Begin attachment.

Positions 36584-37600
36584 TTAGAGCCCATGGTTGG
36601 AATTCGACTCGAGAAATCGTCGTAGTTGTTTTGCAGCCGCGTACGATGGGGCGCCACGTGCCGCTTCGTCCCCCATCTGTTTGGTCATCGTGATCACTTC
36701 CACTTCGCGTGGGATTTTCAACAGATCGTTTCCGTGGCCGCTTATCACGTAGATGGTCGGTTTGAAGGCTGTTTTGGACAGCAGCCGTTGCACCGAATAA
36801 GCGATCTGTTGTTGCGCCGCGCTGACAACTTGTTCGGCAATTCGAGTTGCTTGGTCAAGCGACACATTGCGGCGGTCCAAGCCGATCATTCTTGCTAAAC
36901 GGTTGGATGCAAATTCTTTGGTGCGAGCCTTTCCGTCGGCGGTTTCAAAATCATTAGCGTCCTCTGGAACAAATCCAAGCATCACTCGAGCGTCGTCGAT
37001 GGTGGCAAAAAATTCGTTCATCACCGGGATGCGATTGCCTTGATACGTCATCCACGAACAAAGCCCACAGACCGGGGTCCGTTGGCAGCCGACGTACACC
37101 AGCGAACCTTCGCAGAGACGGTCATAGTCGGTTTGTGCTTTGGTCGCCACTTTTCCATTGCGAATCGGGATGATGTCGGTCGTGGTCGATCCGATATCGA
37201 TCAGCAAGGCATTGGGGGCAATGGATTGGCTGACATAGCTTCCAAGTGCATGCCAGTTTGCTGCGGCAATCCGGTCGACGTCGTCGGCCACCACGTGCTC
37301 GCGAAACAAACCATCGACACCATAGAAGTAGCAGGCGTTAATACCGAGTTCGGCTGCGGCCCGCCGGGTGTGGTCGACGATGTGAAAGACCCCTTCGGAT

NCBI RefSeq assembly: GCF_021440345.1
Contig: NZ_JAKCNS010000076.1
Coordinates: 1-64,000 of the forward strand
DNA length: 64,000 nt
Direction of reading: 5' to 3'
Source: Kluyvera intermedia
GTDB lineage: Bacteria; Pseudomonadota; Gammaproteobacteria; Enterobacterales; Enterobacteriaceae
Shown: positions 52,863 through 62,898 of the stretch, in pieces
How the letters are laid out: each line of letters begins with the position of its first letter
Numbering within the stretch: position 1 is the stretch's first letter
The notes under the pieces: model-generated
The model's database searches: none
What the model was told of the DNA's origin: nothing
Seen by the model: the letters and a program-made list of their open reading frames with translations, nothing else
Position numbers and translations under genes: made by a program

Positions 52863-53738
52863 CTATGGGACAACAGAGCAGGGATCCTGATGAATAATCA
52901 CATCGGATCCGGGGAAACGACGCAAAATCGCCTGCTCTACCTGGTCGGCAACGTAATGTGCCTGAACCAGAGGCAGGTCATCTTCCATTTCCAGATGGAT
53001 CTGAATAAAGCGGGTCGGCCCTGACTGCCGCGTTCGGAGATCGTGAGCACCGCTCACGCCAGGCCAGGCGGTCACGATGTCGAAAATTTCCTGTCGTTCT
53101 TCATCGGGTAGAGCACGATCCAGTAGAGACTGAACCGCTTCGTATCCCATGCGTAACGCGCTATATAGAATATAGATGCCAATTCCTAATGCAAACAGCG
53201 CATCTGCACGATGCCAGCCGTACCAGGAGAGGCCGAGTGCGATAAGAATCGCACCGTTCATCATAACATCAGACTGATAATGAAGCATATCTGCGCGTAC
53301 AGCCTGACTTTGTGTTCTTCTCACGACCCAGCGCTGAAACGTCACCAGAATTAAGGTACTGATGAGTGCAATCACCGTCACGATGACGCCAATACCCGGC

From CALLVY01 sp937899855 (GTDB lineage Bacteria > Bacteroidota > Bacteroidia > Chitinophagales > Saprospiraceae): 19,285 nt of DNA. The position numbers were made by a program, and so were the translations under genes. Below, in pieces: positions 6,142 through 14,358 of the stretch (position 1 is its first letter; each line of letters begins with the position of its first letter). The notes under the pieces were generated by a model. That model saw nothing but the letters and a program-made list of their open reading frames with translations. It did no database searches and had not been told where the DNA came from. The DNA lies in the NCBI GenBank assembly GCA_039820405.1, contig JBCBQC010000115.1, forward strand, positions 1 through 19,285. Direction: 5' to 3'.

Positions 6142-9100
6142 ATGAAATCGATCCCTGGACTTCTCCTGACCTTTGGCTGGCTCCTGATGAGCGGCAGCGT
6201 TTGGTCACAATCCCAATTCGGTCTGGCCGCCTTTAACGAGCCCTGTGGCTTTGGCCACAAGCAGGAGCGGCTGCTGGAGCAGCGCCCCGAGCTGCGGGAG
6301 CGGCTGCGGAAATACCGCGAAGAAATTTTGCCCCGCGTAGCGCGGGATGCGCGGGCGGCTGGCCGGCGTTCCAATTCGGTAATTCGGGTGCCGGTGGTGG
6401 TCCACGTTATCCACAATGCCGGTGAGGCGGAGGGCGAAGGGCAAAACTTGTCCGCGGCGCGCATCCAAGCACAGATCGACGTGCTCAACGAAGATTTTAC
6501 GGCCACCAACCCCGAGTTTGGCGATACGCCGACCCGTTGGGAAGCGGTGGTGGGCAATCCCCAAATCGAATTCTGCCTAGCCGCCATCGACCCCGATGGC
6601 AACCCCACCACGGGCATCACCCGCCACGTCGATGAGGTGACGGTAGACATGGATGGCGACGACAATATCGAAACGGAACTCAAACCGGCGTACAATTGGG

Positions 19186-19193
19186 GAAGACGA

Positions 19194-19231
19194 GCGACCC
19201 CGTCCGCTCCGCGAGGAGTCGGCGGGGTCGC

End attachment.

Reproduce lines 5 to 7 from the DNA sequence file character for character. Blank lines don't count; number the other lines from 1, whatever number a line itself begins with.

36801 GCGATCTGTTGTTGCGCCGCGCTGACAACTTGTTCGGCAATTCGAGTTGCTTGGTCAAGCGACACATTGCGGCGGTCCAAGCCGATCATTCTTGCTAAAC
36901 GGTTGGATGCAAATTCTTTGGTGCGAGCCTTTCCGTCGGCGGTTTCAAAATCATTAGCGTCCTCTGGAACAAATCCAAGCATCACTCGAGCGTCGTCGAT
37001 GGTGGCAAAAAATTCGTTCATCACCGGGATGCGATTGCCTTGATACGTCATCCACGAACAAAGCCCACAGACCGGGGTCCGTTGGCAGCCGACGTACACC